Now that he's about to do it, now that
But when you look at Moyer's home run totals, the man who should also come to mind is a more traditional home run king, another player who went on and on and on: Mr.
That's how Moyer's done it, too. Sure, he had one big HRA year, his best season, in 2001, when he went 20-6 and guys went yard on him 44 times. But most years his numbers were less showy, years when he gave up 22 and 27 and 33. What he did was amass the innings and the years. "I never thought of the total," he said the other day. "I thought of the pitch, the inning, the game." And it added up to a number nobody's ever reached.
In Cooperstown now there's a special exhibit honoring Aaron called "Chasing the Dream." There's also a tribute to Moyer as the active pitcher with the most wins, 265. Moyer never gave up a homer to Aaron -- he missed him by a decade -- but he did allow home runs to a lineup of Hall of Famers, starting with the third baseman he grew up rooting for,
Moyer, the pride of Souderton, Pa., gave up his first home run to Schmidt's teammate,
"The only time you think about stuff like [the record] is when writers mention it," Moyer said. He's on the second year of a two-year contract and this year he's looked, at times, brilliantly crafty, ordinary and worse. As per usual. Meaning he'll still be pitching next year, and still adding to his HRA total. After every outing, some new record seems to fall. He's now one of three pitchers to win 100 or more games after turning 40. On May 7 he became the oldest pitcher in baseball history to pitch a complete-game shutout. He's also the oldest Phillie to ever get a hit. He's still looking for his first career home run with a bat in hand, not a ball.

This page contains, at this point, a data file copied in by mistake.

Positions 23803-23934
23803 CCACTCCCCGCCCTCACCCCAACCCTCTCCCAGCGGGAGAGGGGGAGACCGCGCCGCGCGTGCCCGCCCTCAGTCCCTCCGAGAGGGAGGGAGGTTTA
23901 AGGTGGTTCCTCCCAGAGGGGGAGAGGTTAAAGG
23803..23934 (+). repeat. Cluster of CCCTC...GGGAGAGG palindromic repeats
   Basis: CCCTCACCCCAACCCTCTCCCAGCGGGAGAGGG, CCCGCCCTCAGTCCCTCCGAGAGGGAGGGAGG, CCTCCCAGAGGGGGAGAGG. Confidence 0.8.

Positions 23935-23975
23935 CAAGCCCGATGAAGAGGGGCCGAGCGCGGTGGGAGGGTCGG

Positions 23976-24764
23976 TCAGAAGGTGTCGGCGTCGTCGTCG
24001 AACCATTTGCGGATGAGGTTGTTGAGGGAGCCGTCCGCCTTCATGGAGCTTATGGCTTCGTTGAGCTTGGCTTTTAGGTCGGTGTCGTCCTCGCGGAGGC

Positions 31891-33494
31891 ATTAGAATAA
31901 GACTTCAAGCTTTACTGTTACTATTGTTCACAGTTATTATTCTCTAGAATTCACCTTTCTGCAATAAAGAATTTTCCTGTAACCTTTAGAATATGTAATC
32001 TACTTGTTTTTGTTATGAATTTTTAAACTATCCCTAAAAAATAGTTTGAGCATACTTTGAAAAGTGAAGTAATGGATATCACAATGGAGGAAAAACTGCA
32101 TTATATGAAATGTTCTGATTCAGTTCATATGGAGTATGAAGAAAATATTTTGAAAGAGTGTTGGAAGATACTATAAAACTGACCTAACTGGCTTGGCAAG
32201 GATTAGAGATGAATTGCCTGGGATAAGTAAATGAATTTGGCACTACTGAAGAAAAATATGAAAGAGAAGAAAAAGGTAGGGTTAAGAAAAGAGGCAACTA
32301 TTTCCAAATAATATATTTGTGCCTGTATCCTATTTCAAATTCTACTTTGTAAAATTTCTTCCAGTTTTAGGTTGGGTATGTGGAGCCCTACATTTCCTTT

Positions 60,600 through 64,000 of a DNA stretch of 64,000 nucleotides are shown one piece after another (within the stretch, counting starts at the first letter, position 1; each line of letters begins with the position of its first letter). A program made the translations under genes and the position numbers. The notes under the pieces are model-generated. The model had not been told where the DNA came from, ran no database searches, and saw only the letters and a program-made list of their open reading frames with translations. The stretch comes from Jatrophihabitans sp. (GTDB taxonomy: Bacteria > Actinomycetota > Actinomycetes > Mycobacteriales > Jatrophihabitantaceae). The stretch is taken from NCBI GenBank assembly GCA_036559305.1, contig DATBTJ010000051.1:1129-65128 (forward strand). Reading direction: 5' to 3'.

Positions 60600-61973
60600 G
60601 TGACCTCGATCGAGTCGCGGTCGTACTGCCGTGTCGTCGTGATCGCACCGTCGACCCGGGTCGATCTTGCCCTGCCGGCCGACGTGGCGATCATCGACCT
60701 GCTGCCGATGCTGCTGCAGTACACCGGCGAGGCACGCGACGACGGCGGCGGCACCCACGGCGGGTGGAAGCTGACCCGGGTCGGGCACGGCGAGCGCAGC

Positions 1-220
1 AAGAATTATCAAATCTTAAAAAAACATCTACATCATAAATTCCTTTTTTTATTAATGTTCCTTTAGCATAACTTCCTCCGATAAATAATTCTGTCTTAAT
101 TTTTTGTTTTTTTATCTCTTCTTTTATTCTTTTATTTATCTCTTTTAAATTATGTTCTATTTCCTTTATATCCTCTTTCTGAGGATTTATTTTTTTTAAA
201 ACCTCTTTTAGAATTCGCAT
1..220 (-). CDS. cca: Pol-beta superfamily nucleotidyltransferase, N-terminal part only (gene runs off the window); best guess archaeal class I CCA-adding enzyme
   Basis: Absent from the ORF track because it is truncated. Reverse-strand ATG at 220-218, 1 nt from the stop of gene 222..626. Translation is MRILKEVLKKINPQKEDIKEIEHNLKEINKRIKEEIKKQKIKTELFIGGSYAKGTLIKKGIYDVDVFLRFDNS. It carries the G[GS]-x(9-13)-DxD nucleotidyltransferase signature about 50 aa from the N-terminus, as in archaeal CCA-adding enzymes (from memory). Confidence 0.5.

"The home runs I've given up, I'm not proud of them, of course," Moyer said. "But if you're throwing strikes and you're at it for a long time, it's going to happen. You're going to give up home runs. Sometimes you make your pitch and the guy just beats you. You've got to tip your hat. Now sometimes the guy stands there and poses. Or does some slow trot around the bases. Then you have to deal with that. Back in the day, guy did that, next time up he got drilled. So I've been told." When Moyer starts talking "back in the day," he's usually got his old Texas Rangers teammate
Many home runs are innocuous. "If nobody's on a home run is probably not going to ruin your outing," Moyer said. Nearly 60 percent of his home runs allowed are with the bases empty. "Sometimes a homer's good. It can be a rally-killer. Next guy up, at least the bases are clear.
"One thing I really didn't like to do is give up a home run to the first batter in the game.
Bernie (seven total) has good company.
Then there's another group of players who didn't have as much home-run success off Moyer, but players whose go-yard potential worried Moyer the most:
"Barry Bonds, he stood on top of the plate and he wanted the ball away, so he could extend his arms for the most power," Moyer said. But Bonds was so strong, Moyer says he could hit it out of the park with balls practically on his wrists, too. A nightmare. What's a pitcher to do? Walk him.
But the ultimate nightmare is Wrigley during the day (when batters can see the ball better), with the wind blowing out. Moyer has allowed 36 home runs in Chicago. The ballpark where he has allowed the most home runs (89) is Safeco Field in Seattle, despite the fact that Safeco is a safe haven for a fly ball pitcher who works the paint and relies on a changeup. Wrigley's another matter. Some home runs there, Moyer said, can almost make a pitcher laugh. "You've got pop-ups there that wind up in the basket," Moyer said. "Guys swing up with the wind there and they sail. What can you do? Don't waste energy on things you can't control." Moyer himself hit balls almost to the ivy at Wrigley. His last home run -- that he hit himself -- came when he was playing in an adult league, during one of his college summers. "No fence and I just ran the bases hard," Moyer said.
According to baseball-reference.com, only one of the homers Moyer allowed was an inside-the-park job, by
Moyer and his wife,